The forecast this morning here in Northeastern Pennsylvania called for freezing rain. I didn’t want to drive far in case the roads got icy so I thought about hiking in nearby Community Park. As I was getting dressed I recalled how my friends and I often wanted to walk out to the park when I was in elementary school. We never did. So today I decided why not?
I checked Google maps and it looked like a 1.75 mile hike from my house as the crow flies, probably about a 2 1/2 miles through the woods. So I left my house and walked north down the ridge through my property, passing beneath the “Coke” sign tree. There was an old Coca Cola sign nailed on this tree when we were kids.
The trees under which I walked were now leafless on this cloudy and cold December day. .
And the ground covered with there fallen leaves.
I came to the old railroad track right of way, the northern border of my property and headed west to the tower lines, The railroad was abandoned, and the tracks removed about 25 years ago.
When I came to the electric tower line I headed north again, having came this way only a few times in my life. The tower line first borders the edge of the Valmont Industrial Park and than a housing development on the west. To the east of the tower line. was one of the first shopping malls in the area, where, appropriately, one of the first stores was named Towers.
I discovered I wasn’t the only one walking on these paths, as I found plenty of deer track in the now frozen mud.
Once I came to the end of the shopping mall I was in unexplored territory. I walked down along the edge of the housing development to an old electric power substation along a major highway, Route 93.
I thought i may have trouble crossing the busy highway but there was little traffic, maybe because of the holiday, and I leisurely walked across. It wasn’t so easy on the other side. I walked down into a wetland area and some thick brush.
These wetlands, with tall growths of reeds and grass were along the Black Creek.
Near this creek here was some of the first business in West Hazleton a sawmill and a gunsmith shop operated by the Horn family, one of the founding fathers of West Hazleton. I hadn’t thought ahead how I would cross this creek and found it wasn’t going to be easy. I walked through thorns, thick brush and briers along it’s banks until I came to a somewhat spot where the waters were somewhat narrow for me to attempt a jump. Well I thought I could make it, and in my younger days would have, but today I wound up coming up shirt and winding up with a shoe full of water.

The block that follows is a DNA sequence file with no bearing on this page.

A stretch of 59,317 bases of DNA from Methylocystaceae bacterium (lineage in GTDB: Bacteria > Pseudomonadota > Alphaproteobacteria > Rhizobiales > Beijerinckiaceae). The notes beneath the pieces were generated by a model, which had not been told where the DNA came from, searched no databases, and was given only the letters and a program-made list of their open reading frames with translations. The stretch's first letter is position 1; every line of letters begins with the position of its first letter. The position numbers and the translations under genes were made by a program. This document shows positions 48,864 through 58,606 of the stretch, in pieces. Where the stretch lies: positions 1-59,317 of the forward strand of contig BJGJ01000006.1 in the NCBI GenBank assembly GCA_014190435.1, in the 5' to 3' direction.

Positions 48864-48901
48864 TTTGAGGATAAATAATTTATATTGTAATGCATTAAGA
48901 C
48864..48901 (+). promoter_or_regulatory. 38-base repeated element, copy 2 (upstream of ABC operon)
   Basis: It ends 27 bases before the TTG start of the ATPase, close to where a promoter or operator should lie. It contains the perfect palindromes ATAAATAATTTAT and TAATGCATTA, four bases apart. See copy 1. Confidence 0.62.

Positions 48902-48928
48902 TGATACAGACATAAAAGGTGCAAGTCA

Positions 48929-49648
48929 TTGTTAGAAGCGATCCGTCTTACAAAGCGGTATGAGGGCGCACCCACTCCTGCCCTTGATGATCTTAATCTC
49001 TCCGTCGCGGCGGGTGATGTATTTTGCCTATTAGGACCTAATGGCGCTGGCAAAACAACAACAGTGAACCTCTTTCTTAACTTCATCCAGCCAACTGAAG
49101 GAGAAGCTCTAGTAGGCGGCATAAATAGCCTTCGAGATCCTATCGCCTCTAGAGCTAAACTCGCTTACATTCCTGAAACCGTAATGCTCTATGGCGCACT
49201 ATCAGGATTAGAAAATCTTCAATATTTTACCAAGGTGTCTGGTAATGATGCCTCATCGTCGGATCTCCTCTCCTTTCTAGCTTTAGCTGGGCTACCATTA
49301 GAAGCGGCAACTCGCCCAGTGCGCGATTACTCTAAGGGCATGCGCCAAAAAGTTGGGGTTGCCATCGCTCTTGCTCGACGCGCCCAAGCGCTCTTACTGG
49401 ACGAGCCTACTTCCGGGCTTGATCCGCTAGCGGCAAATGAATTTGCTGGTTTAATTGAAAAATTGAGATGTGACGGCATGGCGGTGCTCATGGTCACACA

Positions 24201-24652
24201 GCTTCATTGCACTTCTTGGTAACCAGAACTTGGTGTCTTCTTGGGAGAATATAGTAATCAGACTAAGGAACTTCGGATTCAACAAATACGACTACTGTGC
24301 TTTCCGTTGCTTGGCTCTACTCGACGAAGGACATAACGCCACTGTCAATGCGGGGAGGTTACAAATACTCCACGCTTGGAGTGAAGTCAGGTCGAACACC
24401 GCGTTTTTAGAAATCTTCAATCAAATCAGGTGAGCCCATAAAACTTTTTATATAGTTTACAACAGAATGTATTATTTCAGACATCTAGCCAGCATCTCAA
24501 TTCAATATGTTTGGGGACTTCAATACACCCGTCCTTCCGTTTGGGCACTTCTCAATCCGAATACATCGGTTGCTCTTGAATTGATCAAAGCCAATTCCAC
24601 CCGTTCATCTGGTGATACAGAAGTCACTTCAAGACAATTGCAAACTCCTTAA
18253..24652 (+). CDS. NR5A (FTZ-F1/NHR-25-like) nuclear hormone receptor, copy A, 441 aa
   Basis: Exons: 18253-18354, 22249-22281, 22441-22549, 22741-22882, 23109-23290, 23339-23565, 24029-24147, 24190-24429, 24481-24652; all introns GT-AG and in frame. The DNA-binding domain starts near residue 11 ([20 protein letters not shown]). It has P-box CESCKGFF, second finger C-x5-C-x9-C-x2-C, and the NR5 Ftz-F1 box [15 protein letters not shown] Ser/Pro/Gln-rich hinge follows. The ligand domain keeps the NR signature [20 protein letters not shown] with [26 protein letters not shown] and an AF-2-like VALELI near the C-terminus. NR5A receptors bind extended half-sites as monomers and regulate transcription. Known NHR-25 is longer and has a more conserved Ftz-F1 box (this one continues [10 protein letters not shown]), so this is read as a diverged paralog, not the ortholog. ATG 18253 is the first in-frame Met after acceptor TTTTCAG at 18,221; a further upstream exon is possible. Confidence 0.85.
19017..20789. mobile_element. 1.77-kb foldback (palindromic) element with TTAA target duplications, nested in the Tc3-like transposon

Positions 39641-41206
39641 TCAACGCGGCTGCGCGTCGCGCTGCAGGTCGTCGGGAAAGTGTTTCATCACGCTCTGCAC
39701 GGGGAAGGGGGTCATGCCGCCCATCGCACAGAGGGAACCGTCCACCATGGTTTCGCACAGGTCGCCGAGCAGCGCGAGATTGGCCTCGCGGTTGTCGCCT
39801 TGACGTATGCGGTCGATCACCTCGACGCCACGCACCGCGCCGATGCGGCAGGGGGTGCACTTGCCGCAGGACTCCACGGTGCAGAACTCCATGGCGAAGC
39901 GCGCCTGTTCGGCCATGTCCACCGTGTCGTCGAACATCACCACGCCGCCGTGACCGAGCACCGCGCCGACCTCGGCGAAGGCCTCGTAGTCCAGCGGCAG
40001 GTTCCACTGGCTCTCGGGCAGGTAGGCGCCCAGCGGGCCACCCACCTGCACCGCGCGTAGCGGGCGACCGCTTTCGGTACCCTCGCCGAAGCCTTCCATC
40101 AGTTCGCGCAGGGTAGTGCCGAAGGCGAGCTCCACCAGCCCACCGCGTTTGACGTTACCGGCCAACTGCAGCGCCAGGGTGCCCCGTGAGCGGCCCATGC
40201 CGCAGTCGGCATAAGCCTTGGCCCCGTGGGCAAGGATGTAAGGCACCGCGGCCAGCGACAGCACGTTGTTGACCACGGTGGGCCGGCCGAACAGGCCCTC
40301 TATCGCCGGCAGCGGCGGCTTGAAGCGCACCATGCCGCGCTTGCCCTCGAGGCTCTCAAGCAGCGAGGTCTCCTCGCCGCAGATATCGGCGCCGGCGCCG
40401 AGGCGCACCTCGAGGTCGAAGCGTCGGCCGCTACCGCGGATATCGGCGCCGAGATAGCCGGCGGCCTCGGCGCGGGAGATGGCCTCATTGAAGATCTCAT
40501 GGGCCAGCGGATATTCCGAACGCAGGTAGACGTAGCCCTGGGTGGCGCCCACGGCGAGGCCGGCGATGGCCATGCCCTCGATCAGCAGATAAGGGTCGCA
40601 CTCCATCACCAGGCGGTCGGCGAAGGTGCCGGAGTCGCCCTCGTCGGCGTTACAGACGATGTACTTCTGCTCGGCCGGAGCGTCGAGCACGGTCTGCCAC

I made my way up the bank, again through thorns and thick brush and walked up to the new road Hazle Township built along another abandoned railroad right of way. I had been here before, having hiked in from the east. I followed the road past another new residential development and soccer fields. I was pleased to see a group of high school age boys playing football in the cold.
I walked into the park, which was empty. past the tank memorial, playground and picnic areas to the now frozen Lake Irene.
I had hoped to maybe see the bald eagle that i saw a few weeks ago so I walked along the lake. I realized the eagle may not be here now since the waters are mainly frozen on the lake.
I didn’t see the flock of ducks or geese that were here all Summer and still here on my last visit a few weeks ago. I thought they flew south but, did see one duck fly off in the distance, and soon found it must have remained on some waters that still were not frozen,
I did see about a half dozen of what looked like seagulls fly over the lake.
I heard a few crows and a lot of the carefree cries of the friendly black capped chickadees on my walk and was able to capture this house finch near one of the housing developments’
I didn’t see any, but I could tell there were some beavers near the lake that have been active by the number of small trees that were chewed on.
And my hunter friends can tell you what kind of animal did this.
As I finished my walk around the lake, it began to rain, and freeze, and my photography for the day was over. I was focused on making it back through the woods on the now frozen paths. it wasn’t bad walking on the leaves and grass but the exposed surfaces and rocks were treacherous. The cold rain stung my face but eventually I made it back to West Hazleton were I found the roads to be even worse. This hills was a sheet of ice and not easy to climb.
I did make it home, and although I was cold and tired I still was glad I finally can say I walked to Community Park. I hope to do it again, in better weather conditions, in the Spring or Summer, Here is a link to some more photographs from my hike today. http://www.keepyoureyespeeled.net/photographs-page-2/nggallery/photographs-page-two-blog/Community-Park-Hazle-Township-December-26-2016–1
“When we lose these woods, we lose our soul. Not simply as individuals, but as a people.”
― Kevin Walker